Sticky at the Southwark Playhouse
Conversations around sexual conduct are always in vogue. This rings true of Sticky, the new drama by actress and writer Charlotte Josephine, who succeeds in truly exploring the details of young people’s worries and thoughts on sexual matters, ideas which we can all relate to.
The play uses the theme of stickiness, whether it’s teenager Jay obsessed with watching television and remaining stuck on an idea, or their quips about sexual fluids which present realistic snapshots. Strips of dirty opaque curtain block Jay (Clay Russell) from the audience, his back turned, intently watching an out-dated sex education video, when Hollie (Hannah Martin) calls out to him. His fixation is unexplained, though what can be interpreted from the piece is the way in which young people have access to all kinds of media – including pornography – right in their pockets, and how that can become an addiction.
An aerobic exercise session sees the female cast stretching in very suggestive ways whilst discussing their experiences – whether it’s men taking a “no as a yes,” or their disbelief when it comes to whether or not a woman has had intercourse yet – while the males do a great job in acting out middle-aged men playing golf, engaging in locker-room talk. Humour comes in the form of television show Lick Me Out! Explicit in nature, it is hosted by Mike Hunt (played flamboyantly by Sam Johnson) with lewd segments; clearly Josephine does not shy away from sex. In another scene, as Johnson and co-actor Sybil Clarke watch The Lion King, he divulges bizarre theories and opinions on the animated family, exclaiming, “I would so f**k Simba.”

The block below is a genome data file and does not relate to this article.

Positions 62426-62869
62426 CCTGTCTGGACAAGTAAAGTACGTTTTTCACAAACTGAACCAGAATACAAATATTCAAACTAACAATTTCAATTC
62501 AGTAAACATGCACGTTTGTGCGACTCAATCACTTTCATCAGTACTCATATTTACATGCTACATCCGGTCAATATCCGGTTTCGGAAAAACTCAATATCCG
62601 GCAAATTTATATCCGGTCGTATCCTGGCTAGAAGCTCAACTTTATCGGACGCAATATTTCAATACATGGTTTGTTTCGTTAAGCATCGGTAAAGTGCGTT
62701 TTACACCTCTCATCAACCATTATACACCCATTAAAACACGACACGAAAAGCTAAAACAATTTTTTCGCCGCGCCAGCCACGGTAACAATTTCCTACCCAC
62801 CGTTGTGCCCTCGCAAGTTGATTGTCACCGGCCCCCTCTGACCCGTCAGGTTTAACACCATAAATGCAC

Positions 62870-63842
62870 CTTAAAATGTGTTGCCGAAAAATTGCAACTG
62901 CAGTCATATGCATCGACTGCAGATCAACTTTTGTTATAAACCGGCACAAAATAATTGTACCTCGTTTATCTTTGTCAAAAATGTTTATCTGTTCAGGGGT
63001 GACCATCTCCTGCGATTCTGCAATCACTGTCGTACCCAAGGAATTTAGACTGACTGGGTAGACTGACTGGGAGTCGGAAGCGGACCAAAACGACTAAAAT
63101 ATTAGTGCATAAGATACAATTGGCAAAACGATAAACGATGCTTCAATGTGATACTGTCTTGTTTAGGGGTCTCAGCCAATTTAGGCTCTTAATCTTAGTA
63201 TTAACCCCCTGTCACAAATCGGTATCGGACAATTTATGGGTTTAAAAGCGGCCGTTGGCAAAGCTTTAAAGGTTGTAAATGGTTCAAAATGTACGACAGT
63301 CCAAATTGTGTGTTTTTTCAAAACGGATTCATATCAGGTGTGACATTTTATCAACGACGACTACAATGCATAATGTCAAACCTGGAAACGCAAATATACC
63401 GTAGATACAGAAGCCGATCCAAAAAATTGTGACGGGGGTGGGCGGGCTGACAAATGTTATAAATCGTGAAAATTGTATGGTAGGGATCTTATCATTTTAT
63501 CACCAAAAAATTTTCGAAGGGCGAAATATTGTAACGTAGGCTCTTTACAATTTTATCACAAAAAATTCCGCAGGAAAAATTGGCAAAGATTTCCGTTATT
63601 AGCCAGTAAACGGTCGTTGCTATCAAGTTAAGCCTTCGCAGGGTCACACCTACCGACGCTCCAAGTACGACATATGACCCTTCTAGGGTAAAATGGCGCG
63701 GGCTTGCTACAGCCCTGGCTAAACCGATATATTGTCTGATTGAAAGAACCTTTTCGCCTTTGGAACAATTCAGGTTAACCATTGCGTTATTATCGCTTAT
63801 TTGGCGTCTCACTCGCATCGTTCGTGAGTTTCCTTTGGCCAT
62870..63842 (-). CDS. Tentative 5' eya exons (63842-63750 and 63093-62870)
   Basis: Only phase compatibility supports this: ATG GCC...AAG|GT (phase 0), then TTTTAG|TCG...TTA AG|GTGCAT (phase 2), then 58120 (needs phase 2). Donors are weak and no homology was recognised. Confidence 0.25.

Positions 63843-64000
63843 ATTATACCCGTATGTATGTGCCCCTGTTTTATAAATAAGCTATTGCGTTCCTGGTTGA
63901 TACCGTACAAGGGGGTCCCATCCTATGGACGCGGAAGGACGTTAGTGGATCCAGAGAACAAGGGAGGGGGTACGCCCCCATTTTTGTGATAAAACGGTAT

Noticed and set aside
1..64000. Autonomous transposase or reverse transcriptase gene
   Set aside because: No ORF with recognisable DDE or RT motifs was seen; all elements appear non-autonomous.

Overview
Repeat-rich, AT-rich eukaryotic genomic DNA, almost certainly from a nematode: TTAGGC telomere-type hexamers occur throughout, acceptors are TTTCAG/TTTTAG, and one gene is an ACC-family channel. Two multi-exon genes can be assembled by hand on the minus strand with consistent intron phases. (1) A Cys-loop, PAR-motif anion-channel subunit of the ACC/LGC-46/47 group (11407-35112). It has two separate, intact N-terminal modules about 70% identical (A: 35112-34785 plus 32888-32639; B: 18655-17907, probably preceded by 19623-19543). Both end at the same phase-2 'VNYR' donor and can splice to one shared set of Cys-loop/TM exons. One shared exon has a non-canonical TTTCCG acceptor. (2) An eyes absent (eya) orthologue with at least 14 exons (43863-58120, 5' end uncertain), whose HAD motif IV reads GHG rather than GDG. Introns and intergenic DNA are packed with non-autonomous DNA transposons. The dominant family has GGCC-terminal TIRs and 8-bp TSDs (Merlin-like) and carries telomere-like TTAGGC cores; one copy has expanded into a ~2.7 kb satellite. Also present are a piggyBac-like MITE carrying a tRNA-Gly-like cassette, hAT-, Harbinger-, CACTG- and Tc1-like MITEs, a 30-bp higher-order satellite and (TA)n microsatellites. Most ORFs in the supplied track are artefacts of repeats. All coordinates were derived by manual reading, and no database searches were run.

Josef Pitura-Riley’s sound design sets the scenes, whether it’s a club sequence with Jon Hopkins’ Immunity thumping hard, or a delicate act where one character is contemplating the sexually transmitted disease she caught, with Alice Smith’s haunting rendition of Nina Simone’s I Put A Spell on You playing in the background.
Sticky makes you reflect, empathising with young people and the confusion many of them feel. Josephine’s writing is both poignant and visceral, and the cast act confidently, allowing viewers to become fully engrossed, confronting taboo subjects that deserve to be brought to light.
Photo: Helen Murray
Design by Ryan Dawson Laight and lighting design by Zoe Spurr
Sticky is at the Southwark Playhouse from 22nd June until 14th July 2018. For further information or to book visit the theatre’s website here.